There’s an ancient Chinese proverb you may have heard of; “May you live in interesting times.”
It’s meant in some respects as a curse, but I prefer to think of it as a challenge. I enjoy interesting times, although perhaps not several interesting times all at once.
Right now, my newest book is in the process of being published, which is rather exciting. I’m signed with a publishing house called Inspired Quill, based in Derby – I’ve only ever actually visited the offices once, so I don’t know the area well, except to say that it’s somewhere north of the Watford Gap, and they don’t like being called northerners.
Planning for a book being published is a rather busy time; there’s so much to think about that, half the time, I’m just nodding and agreeing in (I hope) the right places. Is the front cover ready to be signed off? Have you done the dedication? What about the acknowledgements? Should we include an author photo? Are you okay to do interviews? Should we organise a book signing? How do you want the book to be marketed in the local area? What … well, you get the picture.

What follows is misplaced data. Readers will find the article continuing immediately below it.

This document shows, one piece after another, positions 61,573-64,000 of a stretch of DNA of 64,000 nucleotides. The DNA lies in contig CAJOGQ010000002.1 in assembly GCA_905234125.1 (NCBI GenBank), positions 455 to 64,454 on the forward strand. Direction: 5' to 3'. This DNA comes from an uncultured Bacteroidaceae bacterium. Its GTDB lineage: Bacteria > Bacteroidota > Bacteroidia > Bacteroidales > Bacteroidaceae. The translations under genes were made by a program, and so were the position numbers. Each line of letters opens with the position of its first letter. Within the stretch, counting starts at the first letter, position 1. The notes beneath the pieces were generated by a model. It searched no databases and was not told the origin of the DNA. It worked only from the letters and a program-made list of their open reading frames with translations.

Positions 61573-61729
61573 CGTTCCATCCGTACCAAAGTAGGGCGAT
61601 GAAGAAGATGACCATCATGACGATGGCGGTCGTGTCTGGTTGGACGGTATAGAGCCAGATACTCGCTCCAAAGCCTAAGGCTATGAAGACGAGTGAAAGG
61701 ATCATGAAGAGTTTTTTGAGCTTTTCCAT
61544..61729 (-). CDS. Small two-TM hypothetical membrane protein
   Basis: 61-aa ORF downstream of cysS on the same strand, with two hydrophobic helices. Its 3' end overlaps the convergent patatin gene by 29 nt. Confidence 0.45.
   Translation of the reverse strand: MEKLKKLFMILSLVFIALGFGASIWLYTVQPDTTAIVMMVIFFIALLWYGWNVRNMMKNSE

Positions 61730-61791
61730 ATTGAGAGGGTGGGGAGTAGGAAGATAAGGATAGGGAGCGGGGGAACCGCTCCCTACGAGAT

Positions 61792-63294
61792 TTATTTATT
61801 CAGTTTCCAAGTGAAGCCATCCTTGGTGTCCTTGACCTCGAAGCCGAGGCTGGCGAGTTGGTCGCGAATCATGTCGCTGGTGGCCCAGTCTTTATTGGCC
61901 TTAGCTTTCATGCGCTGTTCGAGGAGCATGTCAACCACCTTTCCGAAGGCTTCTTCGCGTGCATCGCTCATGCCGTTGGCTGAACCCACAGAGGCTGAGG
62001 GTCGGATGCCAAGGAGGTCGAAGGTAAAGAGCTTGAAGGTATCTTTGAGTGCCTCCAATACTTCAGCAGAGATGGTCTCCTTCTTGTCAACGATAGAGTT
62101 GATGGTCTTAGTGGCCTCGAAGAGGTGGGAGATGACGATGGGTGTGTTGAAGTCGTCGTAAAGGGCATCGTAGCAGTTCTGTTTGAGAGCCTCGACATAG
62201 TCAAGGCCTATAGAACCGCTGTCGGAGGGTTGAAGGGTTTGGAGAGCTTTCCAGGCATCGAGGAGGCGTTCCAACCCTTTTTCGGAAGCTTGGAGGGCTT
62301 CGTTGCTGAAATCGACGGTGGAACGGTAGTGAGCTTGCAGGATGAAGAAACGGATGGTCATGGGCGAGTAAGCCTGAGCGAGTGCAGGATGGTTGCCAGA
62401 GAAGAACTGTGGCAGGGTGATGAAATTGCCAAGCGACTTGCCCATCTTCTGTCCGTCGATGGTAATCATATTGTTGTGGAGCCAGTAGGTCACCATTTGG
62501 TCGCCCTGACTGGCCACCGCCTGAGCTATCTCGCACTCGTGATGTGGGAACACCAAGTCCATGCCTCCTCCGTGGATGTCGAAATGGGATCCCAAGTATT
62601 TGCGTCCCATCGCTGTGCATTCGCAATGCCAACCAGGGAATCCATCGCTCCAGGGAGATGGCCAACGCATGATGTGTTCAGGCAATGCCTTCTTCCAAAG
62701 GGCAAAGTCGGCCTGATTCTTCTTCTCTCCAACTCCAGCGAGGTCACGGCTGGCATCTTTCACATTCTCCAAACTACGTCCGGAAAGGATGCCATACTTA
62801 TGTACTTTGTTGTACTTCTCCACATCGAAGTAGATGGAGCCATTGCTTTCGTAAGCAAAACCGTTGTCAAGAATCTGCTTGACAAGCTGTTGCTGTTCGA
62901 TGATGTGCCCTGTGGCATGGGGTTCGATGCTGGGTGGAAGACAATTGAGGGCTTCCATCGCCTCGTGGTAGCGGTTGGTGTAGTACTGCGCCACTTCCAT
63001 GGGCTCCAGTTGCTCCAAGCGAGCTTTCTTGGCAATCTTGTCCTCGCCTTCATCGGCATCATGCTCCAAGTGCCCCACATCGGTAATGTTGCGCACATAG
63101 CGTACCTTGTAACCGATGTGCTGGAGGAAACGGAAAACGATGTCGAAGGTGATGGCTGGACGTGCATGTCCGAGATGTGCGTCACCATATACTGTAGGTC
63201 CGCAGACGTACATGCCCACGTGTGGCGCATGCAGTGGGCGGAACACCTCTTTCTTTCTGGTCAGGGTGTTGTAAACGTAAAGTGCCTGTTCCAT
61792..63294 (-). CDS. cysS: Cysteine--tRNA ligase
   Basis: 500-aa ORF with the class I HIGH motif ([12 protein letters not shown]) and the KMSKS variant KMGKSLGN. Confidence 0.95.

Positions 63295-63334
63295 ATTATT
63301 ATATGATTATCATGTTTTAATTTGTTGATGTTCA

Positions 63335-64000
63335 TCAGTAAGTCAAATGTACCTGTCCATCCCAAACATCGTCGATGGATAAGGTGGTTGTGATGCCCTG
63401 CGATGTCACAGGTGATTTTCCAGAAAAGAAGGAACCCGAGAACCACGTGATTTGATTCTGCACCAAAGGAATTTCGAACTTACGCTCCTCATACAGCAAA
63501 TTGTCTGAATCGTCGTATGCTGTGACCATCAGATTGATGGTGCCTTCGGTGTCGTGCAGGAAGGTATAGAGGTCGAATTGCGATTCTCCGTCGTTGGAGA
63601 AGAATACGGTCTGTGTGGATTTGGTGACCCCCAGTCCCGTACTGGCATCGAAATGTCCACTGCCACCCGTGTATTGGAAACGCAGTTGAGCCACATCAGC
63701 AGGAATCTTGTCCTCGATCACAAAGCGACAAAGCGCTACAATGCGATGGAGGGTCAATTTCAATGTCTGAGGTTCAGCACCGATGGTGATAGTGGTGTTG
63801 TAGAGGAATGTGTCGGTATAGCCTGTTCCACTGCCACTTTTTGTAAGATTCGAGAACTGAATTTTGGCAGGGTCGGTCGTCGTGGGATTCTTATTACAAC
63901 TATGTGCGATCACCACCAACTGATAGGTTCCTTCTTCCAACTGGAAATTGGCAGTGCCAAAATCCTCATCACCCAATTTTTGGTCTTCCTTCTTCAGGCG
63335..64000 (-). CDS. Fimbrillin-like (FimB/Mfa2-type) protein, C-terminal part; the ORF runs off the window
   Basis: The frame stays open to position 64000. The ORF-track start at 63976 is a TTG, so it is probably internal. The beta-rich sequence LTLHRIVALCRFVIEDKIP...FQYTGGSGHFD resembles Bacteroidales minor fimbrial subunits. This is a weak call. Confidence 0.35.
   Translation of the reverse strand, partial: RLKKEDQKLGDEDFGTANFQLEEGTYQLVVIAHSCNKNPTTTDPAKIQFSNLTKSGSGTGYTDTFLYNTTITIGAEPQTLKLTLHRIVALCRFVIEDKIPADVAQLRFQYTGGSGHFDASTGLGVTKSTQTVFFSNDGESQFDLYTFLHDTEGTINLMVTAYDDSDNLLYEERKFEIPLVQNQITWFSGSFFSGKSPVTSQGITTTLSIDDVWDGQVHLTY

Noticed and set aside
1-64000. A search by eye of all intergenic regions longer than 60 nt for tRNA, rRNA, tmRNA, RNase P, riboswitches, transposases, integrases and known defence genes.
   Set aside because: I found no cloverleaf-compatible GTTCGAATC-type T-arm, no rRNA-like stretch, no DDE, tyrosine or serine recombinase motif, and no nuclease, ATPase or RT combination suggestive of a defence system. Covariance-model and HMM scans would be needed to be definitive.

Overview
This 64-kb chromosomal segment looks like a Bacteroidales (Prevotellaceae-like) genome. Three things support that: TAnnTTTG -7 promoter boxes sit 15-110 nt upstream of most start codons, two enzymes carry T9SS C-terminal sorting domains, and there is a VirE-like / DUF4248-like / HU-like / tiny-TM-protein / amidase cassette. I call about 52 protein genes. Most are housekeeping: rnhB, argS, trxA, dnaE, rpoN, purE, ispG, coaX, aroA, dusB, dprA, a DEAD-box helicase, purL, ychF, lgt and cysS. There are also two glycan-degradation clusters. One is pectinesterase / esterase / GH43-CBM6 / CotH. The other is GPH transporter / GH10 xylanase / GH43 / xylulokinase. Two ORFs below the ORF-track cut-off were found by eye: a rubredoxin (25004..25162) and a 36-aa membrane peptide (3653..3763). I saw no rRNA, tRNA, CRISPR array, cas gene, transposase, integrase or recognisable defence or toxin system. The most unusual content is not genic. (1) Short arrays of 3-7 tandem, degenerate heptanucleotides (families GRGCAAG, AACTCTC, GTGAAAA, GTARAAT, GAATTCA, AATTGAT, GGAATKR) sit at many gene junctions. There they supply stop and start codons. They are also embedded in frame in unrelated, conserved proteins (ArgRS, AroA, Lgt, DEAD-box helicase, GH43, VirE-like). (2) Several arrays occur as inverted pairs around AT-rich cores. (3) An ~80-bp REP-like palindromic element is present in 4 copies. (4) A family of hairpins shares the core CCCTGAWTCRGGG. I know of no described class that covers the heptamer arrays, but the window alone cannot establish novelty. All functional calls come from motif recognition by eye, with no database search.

I’m currently in the process of organising a book signing, for example, with a well-known local establishment, for Saturday, October 14. I’m not naming it just yet, as I just need to iron out a couple of last details with them and I don’t want to get ahead of the game, but it’s a strange time to know that you’re arranging for an event where people will be coming entirely to see you.
What an odd sensation; especially when they’re coming to buy and get signed something you’ve created, and they’ll go away, read it, and decide whether or not they like it.
Sharing your characters
Creating a fiction book entirely from your own fertile and slightly eccentric imagination is an inventive time and then suddenly the book’s published and it no longer entirely belongs to you. It belongs to your readers, who you want to invest in your characters just as much as you have.
If they don’t, then you wonder; “What’s wrong with them?” … both the characters and the readers. And when people come up to you and ask questions about the characters because they genuinely want to know, or ask you questions about the plot because they’ve taken an intense interest in the storyline, that’s amazing – because they want to know. You mean to say you liked the book enough to care about the people in it? Wow. I thought I’d be the only one.
So, when people come to a book signing or an author talk, it’s an incredible pleasure for the writer – well, it certainly is for me – because it shows me that people care and want to read the words that I’ve written. Whether one person or 20 come to the signing in a couple of weeks doesn’t matter; the fact that people support and love words and writing as much as me – more than me, in many cases – is wonderful.